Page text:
All mashed up

There is nothing better than a serving of good mashed potatoes. You know the kind: all white and fluffy and loaded with a buttery, creamy richness that is irresistible. That said, there is nothing worse than a serving of bad mashed potatoes. Sadly, I am sure you also know them: all gloppy, starchy and thick and such a patent culinary disappointment. Any cook out there knows that the road to good mashed potatoes can be frought with peril. What starts out as a simple side quickly turns into heavy, rocky goo. It shouldn’t be this way- after all, what’s so hard about boiling some potatoes and mixing them up with butter, milk, salt and pepper? Plenty, that’s what.

I started all this thinking about mashed potatoes because Julia requested them for her 6th birthday celebration. And, for me, someone who fancies herself a good cook, this was a bit of a challenge. See, I have never been able to really guarantee how my potatoes would come out. They could be fabulous or they could be wretched. There was no predicting. And, now that she had asked for them for her birthday dinner, I felt the need to conquer the mashing of potatoes! After all, the least I should be able give my daughter on her birthday was good potatoes!

I began by reading every cookbook I had to see what they had to say. And, I quickly came to the conclusion, that in most cases, the mashing of potatoes suffers from a gross lack of attention to detail. We peel the potatoes, put them in a pot- have it boil…but aren’t really focused on how long. We add milk or cream- but aren’t really focused on how much we add or the temperature of the milk. We add butter, salt. We beat, but aren’t really focused on how hard and long. Oh, and we do it at the last minute- as we are doing a million other things to get dinner on the table. And, guess what? The results show it. This is a dish that needs focus. It also needs a ricer- but more on that later!

My research- both in books and practice confirmed that there are several keys to making a yummy, light, mashed potatoes. The first (and most important) step is paying attention. To facilitate this, I recommend that you make your potatoes in advance- storing them in a simmering double boiler covered with foil until you are ready to eat. (I made mine 1.5 hours early and they were fabulous.) In the same vein, make sure you really watch the potatoes as they boil- you want to get them right when they soften. You don’t want to overcook them. And, if you don’t have a ricer, get one! Mashing your potatoes through a ricer helps make them light and fluffy. The rest, the milk or cream, butter, salt and pepper is to taste. One note: I can never bring myself to go the cream route- that said, it makes for an amazing potato and is more forgiving than straight milk. It is also more fattening. But cream or no cream, if you are focused on the details- chances are you will knock this side out of the park!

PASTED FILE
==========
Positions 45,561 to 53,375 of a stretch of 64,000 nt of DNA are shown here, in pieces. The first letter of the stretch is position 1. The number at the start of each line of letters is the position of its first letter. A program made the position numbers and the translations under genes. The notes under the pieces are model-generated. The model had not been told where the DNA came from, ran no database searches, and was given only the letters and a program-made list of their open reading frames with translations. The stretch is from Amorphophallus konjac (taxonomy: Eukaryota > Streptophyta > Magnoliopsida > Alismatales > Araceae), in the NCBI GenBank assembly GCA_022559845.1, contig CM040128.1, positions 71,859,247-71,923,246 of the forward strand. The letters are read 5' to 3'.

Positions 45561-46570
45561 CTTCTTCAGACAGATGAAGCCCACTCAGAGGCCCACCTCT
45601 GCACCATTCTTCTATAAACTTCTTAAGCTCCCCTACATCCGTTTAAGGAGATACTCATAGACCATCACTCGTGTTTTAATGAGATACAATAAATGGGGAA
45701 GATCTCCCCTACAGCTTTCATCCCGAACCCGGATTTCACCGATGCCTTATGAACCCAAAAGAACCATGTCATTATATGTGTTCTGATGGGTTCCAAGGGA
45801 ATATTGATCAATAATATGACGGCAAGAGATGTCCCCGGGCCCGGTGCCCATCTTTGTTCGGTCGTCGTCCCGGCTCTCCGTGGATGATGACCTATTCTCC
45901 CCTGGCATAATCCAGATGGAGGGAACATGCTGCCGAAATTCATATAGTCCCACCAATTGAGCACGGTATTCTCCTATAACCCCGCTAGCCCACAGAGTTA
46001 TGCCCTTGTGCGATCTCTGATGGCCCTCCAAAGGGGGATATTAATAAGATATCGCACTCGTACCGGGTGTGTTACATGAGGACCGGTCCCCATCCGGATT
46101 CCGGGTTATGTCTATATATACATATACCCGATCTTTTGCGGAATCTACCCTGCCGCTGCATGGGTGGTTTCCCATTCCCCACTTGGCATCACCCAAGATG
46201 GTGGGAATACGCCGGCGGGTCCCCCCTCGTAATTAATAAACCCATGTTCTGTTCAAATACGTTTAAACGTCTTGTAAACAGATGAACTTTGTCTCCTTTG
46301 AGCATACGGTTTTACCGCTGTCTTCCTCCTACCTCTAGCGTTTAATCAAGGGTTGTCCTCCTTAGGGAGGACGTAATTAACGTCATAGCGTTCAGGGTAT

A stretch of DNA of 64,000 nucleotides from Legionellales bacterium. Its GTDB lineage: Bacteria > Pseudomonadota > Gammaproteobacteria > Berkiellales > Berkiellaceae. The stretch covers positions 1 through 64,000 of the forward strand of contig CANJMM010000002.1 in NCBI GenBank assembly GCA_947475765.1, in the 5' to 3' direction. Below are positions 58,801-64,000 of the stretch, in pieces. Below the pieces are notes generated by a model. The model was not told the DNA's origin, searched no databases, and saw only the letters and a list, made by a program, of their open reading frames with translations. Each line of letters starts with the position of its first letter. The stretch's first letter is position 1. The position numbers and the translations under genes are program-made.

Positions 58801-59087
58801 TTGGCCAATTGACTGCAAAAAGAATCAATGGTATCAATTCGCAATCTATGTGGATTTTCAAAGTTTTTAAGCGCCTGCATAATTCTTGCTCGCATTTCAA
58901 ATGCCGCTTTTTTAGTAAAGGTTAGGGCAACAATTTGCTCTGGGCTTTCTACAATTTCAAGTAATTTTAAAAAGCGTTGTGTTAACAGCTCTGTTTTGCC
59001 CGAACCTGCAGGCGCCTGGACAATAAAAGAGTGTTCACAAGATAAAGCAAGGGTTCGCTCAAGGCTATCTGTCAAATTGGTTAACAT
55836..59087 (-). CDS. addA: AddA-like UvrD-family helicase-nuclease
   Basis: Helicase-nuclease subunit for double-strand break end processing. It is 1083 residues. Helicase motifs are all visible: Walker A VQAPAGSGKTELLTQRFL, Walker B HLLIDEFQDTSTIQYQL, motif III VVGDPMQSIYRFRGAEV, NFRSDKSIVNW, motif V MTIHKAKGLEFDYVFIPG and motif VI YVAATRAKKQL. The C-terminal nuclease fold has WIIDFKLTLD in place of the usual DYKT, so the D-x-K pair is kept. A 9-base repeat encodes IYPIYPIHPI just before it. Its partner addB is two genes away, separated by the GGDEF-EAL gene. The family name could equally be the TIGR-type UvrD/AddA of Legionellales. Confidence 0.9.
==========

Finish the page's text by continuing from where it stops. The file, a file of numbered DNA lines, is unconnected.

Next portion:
Mashed Potatoes
Serves 6-8

6 Idaho Potatoes, skin on or off depending on taste
1-1¼ c whole milk or cream, warmed
4-8 T butter, depending on taste
sea salt/pepper

If peeling the potatoes, do so. Cut the potatoes in 3 pieces each. Boil the potatoes until a knife goes cleanly and easily in-about 17-22 minutes on my stove. Drain. Meanwhile, warm the milk. Using a ricer, rice the potatoes. Gradually add the milk or cream and butter while mixing with a spatula until the potatoes reach the desired consistency. Season with salt and pepper. May be stored in the top of a simmering double boiler until ready to use- be sure to cover with foil though!

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2 Comments

  1. aunt fred
    Posted October 5, 2010 at 8:56 am | Permalink | Reply

    First thing I ever learned in school cookery classes was after boiling potatoes…drain the saucepan and put the potatoes in the saucean outside in the cold air to make the potatoes flowery …my father came home to find me holding a saucepan out of the window and thought that I was crazy…..who is to say he wasn’t right but it does work and I still do it to this day when making mashed potatoes….Julia is welcome to try them

  2. Critter
    Posted October 6, 2010 at 6:53 pm | Permalink | Reply

    C-line! I just realized you have your own blog going – who knew. Things in Oz are truly spectacular, but I’m already a bit worried about introducing our Aussie friends to Thanksgiving without my ricer! Ha. Please give my best to the fam and see you on the other side of this adventure.

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